The events of the Ides of March in 44 B.C. had a lasting impact on Roman history, as it led to the fall of the Republic and the Principate period of the Roman Empire. The day is best remembered and commemorated by William Shakespeare’s play, The Tragedy of Julius Caesar, first published in the First Folio of 1623, which features the assassination and its aftermath.
So all in all, today is an important day with a loaded historical background for not just Ancient Rome but the entire world. The fact that we still celebrate and remember it today in 2016 just goes to show how far this history stretches.
So in honor of such an important day, we at CHB would like to advise you to beware the Ides of March and avoid any friends or senators who look a bit shady today. Perhaps it would be safest to just stay home and read a nice book instead? We have a few suggestions for those who wish to brush up on their Roman or Shakespearean knowledge:
Shakespeare may have written Julius Caesar as the first of his plays to be performed at the Globe, in 1599. For it, he turned to a key event in Roman history: Caesar's death at the hands of friends and fellow politicians. Renaissance writers disagreed over the assassination, seeing Brutus, a leading conspirator, as either hero or villain. Shakespeare's play keeps this debate alive.
A short biography of the life and career of Julius Caesar.
No Fear Shakespeare gives you the complete text of Julius Caesar on the left-hand page, side-by-side with an easy-to-understand translation on the right.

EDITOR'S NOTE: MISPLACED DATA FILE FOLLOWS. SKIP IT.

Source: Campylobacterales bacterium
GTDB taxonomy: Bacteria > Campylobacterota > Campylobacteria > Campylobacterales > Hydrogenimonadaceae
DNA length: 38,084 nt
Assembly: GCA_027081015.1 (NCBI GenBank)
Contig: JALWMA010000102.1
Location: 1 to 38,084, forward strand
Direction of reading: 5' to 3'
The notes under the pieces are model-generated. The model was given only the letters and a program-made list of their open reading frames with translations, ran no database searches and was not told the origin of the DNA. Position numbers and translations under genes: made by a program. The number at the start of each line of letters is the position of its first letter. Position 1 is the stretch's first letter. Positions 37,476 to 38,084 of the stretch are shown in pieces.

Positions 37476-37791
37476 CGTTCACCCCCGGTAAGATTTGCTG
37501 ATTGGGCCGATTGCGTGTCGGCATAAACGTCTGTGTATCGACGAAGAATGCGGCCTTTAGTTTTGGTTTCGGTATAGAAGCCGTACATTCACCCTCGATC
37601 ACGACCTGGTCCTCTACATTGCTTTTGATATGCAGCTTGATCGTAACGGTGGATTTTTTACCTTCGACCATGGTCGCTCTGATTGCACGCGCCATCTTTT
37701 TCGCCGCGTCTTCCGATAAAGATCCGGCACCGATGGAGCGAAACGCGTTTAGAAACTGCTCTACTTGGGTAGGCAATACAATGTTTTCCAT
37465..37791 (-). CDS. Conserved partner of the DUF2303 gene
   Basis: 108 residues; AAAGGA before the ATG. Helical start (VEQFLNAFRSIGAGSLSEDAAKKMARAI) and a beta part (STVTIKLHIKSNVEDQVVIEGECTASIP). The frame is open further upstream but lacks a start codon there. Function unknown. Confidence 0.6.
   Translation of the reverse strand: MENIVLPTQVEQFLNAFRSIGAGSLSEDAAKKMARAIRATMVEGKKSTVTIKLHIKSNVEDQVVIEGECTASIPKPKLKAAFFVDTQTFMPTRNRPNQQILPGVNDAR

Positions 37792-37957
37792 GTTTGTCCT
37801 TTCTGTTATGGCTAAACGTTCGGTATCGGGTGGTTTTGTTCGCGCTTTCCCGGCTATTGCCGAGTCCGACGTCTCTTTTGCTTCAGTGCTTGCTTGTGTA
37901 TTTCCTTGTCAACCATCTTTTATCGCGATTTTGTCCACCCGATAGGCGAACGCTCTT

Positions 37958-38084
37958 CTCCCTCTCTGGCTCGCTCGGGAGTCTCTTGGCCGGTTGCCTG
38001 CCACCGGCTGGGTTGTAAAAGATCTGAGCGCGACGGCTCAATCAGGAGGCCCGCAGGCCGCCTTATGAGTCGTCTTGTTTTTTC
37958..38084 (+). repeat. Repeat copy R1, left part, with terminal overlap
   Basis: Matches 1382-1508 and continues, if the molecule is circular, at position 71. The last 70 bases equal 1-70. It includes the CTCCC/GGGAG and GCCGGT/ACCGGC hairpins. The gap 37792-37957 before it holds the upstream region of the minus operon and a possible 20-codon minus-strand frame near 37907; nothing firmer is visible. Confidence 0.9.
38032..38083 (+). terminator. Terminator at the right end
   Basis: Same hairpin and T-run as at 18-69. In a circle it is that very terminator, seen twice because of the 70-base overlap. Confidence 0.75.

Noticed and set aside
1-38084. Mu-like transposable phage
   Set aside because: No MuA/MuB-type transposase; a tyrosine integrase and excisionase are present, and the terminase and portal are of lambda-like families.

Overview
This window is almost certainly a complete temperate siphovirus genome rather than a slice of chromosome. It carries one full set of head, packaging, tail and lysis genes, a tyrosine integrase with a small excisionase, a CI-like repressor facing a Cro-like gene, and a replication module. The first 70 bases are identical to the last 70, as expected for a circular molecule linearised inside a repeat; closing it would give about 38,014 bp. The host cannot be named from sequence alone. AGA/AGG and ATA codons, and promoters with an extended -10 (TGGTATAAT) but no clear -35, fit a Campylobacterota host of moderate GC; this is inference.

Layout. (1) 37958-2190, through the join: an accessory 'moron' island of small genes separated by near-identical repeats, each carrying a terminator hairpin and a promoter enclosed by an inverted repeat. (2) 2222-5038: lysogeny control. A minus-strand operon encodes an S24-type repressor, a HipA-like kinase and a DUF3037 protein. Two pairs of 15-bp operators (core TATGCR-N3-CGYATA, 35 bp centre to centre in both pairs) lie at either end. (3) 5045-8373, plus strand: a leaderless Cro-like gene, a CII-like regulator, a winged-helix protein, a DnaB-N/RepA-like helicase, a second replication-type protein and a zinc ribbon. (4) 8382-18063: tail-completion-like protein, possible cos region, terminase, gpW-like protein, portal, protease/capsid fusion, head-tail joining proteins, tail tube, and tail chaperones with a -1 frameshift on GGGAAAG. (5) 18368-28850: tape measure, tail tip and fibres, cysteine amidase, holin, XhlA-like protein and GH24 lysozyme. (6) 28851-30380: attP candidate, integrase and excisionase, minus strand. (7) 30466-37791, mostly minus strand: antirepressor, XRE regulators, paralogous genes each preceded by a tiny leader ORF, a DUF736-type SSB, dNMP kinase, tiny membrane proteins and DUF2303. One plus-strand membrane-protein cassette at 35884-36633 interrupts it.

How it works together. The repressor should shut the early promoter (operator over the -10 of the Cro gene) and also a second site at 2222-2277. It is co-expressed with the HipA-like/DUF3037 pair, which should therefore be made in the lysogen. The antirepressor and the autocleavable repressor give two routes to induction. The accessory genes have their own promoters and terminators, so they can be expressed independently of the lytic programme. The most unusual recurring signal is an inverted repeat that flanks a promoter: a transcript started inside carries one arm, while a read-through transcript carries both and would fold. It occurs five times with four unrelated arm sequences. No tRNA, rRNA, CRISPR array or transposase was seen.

He came. He saw. He conquered. Julius Caesar was a force to be reckoned with as a savvy politician, an impressive orator, and a brave soldier. Born in Rome in 100 BC, he quickly climbed the ladder of Roman politics, making allies--and enemies--along the way. His victories in battle awarded him the support of the people, but flush from power, he named himself dictator for life.
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With her signature comic-strip style, Marcia Williams takes us behind the scenes of some of ancient Rome's most famous moments.
An unforgettable depiction of the Roman empire at the height of its power and reach, and an elegantly sensational retelling of the lives and times of the twelve Caesars
The Paris skies are gray, so Miss Clavel and the twelve little girls are leaving for brighter weather? spring in Rome. Rome has wonderful sights to see and delicious things to eat, but Madeline also finds an unexpected adventure, involving a thief, a chase, and many, many cats.
The #1 bestselling chapter book series of all time celebrates 25 years with new covers and a new, easy-to-use numbering system
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With extraordinary narrative power, New York Times bestselling author Colleen McCullough sweeps the reader into a whirlpool of pageantry and passion, bringing to vivid life the most glorious epoch in human history.
"All ages of the world have not produced a greater statesman and philosopher combined."